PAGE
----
The paper mulberry coevolved with soil microbes to humanity's benefit
The paper mulberry evolved its uniquely fibrous inner bark around 31 million years ago, long before the woody tree was first used for bookmaking during China's Tang dynasty. This adaptation, which makes the nutrient-rich plant easy to pass through foraging animals, may have been its way of feeding nearby soil microbes. Botanists in China discovered this connection in the first analysis of the Broussonetia papyrifera genome, published February 26 in the journal Molecular Plant.
Using comparative genetics, the research team also found that the paper mulberry tree developed a complex set of flavonoids. These compounds, commonly used in Chinese traditional medicine, can help a plant's roots attract nitrogen-fixing bacteria such as Pseudomonas and Rhizobia, which in turn promote leave and stem growth (a tactic commonly used by legumes), and enhance the paper mulberry's ability to adapt to a wide range of environments.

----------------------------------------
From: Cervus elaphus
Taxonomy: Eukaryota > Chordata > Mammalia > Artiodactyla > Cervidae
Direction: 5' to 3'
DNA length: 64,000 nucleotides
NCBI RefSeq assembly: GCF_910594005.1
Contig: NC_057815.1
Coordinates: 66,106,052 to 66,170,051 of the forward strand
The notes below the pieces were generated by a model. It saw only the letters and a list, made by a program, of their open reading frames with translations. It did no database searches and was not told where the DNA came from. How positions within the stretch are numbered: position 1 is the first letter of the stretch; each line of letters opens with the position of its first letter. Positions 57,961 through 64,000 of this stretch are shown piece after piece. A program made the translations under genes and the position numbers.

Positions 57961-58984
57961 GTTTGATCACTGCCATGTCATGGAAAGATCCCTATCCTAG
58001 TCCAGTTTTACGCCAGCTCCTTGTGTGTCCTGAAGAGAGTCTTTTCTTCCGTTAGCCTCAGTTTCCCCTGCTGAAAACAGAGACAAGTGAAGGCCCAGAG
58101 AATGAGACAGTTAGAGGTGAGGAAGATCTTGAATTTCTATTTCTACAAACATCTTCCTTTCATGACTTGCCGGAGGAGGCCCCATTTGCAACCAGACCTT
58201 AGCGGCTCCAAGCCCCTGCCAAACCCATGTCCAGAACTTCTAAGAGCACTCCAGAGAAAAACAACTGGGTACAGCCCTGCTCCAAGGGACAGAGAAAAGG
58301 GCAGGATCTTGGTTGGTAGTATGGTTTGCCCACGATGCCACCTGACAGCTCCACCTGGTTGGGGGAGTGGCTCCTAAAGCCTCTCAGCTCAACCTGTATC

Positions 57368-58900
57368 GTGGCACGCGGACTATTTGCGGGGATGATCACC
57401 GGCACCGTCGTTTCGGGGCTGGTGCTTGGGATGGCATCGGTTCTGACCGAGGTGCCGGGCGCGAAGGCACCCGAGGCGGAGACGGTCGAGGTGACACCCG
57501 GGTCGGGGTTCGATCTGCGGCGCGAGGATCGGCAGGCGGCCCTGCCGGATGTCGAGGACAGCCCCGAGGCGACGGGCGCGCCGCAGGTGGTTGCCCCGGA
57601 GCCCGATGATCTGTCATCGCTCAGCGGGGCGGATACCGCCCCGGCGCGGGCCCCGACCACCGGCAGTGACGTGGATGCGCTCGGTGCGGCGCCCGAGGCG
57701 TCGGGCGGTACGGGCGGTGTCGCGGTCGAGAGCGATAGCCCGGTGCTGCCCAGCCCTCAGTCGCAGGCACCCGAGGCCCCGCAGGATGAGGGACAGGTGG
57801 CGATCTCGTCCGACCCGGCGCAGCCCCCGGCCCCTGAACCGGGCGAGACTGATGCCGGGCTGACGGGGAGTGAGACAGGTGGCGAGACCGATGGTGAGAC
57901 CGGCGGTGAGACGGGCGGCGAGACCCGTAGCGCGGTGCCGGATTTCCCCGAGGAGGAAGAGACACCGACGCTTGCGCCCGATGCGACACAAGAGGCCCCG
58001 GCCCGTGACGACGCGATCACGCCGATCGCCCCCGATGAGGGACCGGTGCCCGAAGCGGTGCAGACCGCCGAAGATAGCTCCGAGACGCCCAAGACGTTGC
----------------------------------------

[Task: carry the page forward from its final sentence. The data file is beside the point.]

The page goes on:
"The unique traits of paper mulberry are consistent with the ancient Chinese philosophy of mutual promotion and restraint, suggesting that paper mulberry is a very complex and remarkable tree species," write the authors, led by botanist Shihua Shen of the Key Laboratory of Plant Resources, Chinese Academy of Sciences. "Both humans and livestock can benefit from the symbiosis of paper mulberry and microbes."
The paper mulberry tree, which has over 30,000 genes, is native to Asia and has a long history of application. The bark of paper mulberry is the main raw material of Cai Lun papermaking, one of the four great inventions in ancient China. The tree's leaves are the raw materials for high-quality protein feed. And thanks to being rich in flavonoids, the paper mulberry forms relationships with various beneficial soil bacteria.
The research team plans to continue investigating the molecular mechanisms that lead to economically important traits such as pulping, papermaking, and the creation of feedstock, medicine, and food.